We still unclear as to whether or not the EU has ‘initialled' the ACTA, and the Parliament's final vote on it will be keenly awaited. If ACTA is approved, then the fight over 3-strikes will be reprised in every EU member state.
We know that the rights-holders are pushing for various EU-wide measures, including restrictions on search engines, and greater rights to retained data. The review of the E-commerce directive will be another bun-fight between rights-holders and ISPs.
Traffic management by ISPs, placing restrictions on our use of the Internet, will get worse this year.
Can net neutrality be protected or is it already too late? This year should provide a clearer answer to that question.
Those are some big negatives, the black side of policy schizsm. On the other side, it is to be hoped that the Wikileaks saga will enable some positive messages about protecting freedoms on the Internet to reach policy-makers. The presence of high profile supporters like Jemima Khan and Bianca Jagger will be helpful. They can reach the politicians which others cannot and it is to be hoped that they do have a long-term commitment.
In the UK, our very own would-be web blocker, Minister Ed Vaizey is threatening to push forward on a similar basis. He has some support in Parliament, but he is encountering opposition elsewhere, as he found to his cost when he raised the possibility of a two-tier Internet.
The outcome of the Judicial Review of the Digital Economy Act will be pivotal in determining which direction the UK goes. It does offer the possibility that the entire Act will be thrown out.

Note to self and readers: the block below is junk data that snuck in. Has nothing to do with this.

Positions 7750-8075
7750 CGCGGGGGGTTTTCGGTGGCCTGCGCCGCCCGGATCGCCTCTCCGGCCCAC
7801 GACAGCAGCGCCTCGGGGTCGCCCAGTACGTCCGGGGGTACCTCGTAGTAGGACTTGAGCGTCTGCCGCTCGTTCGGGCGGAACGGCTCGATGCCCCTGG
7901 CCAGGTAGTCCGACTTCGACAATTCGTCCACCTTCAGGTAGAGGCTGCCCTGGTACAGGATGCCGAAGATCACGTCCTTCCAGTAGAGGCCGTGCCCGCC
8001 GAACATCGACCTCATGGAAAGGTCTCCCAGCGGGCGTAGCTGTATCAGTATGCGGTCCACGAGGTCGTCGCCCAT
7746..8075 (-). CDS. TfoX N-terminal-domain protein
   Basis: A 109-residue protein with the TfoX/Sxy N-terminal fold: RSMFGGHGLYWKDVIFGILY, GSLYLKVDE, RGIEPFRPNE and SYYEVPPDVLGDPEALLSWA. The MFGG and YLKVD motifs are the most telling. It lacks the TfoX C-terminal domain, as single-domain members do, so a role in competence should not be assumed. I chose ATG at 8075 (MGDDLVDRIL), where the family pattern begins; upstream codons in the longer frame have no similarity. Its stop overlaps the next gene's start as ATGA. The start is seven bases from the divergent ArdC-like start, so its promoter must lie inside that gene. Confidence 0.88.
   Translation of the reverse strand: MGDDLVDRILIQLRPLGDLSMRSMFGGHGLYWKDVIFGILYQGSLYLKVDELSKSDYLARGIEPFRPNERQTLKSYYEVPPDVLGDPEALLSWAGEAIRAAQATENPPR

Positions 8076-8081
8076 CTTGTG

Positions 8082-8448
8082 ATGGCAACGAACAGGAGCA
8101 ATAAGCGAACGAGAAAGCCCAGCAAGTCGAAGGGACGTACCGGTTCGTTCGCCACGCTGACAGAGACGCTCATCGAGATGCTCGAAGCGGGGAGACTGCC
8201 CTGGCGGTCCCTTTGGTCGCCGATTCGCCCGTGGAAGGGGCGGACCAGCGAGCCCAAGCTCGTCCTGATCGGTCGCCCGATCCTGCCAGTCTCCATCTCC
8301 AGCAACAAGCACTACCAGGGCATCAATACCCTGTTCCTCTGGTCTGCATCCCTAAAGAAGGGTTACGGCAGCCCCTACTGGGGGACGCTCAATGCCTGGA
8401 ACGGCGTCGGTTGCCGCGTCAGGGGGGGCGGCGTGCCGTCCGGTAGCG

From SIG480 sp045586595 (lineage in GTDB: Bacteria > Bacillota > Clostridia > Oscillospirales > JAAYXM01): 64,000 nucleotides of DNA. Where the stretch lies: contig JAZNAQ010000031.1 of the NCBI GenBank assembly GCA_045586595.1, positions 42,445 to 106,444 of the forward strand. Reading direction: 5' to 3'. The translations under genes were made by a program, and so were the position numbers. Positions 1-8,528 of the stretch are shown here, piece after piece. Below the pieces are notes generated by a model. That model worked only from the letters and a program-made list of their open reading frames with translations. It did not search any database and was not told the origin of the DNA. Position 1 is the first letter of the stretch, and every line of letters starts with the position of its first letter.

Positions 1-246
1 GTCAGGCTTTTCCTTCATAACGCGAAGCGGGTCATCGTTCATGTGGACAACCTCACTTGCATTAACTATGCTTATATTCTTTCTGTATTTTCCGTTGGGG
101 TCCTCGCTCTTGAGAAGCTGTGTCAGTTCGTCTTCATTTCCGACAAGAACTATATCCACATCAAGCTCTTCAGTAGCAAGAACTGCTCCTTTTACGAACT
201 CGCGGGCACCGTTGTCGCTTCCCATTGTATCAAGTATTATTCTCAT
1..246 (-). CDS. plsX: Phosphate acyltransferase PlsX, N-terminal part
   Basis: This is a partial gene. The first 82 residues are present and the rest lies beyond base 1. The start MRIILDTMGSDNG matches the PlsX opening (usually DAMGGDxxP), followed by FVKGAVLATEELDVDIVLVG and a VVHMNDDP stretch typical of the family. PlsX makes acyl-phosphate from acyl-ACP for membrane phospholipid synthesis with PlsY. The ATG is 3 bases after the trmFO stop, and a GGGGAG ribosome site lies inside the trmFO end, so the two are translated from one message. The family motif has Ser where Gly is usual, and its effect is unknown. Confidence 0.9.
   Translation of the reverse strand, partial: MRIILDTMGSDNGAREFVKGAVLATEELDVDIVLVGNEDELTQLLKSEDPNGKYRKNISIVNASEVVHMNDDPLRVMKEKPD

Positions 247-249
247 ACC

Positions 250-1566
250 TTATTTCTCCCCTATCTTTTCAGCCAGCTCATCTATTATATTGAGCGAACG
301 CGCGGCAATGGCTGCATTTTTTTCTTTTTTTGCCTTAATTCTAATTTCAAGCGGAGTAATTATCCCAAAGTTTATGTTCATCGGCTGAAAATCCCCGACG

We also have a new copyright review, driven by Google, which promises to be interesting.
And it is impossible to preview 2011 in the UK without mentioning ‘that wedding' - yes, the Royal Wedding on April 29th which even has its very own copyright conference.
There will be a veritable hornets nest of copyright issues attached to it, but from the Internet perspective, lets's just consider the 2000 wedding guests in Westminster Abbey. The music starts to play, the event begins and they all turn on their mobile phone cameras and video recorders. Not to mention the crowds outside, and the TV broadcasters with their satellite trucks parked up in the streets in the back streets. What's the bet that quite a bit of it ends up online? Who owns the copyright? For which elements?
Now consider that the Wedding takes place just one month after Ofcom is scheduled to publish its draft Code for ISPs to send out warning letters on copyright infringement (if the JR does not throw out the Act). Should the Queen ask the ISPs to warn off her subjects or should she let them do it?
This article is licensed under a Creative Commons Attribution Non-commercial-Share Alike 2.5 UK:England and Wales License. http://creativecommons.org/licenses/by-nc-sa/2.0/uk/ It may be used for non-commercial purposes only, and the author's name should be attributed. The correct attribution for this article is: Monica Horten (2011) 2011 - a schizoid year for Internet policy? http://www.iptegrity.com 1 January 2011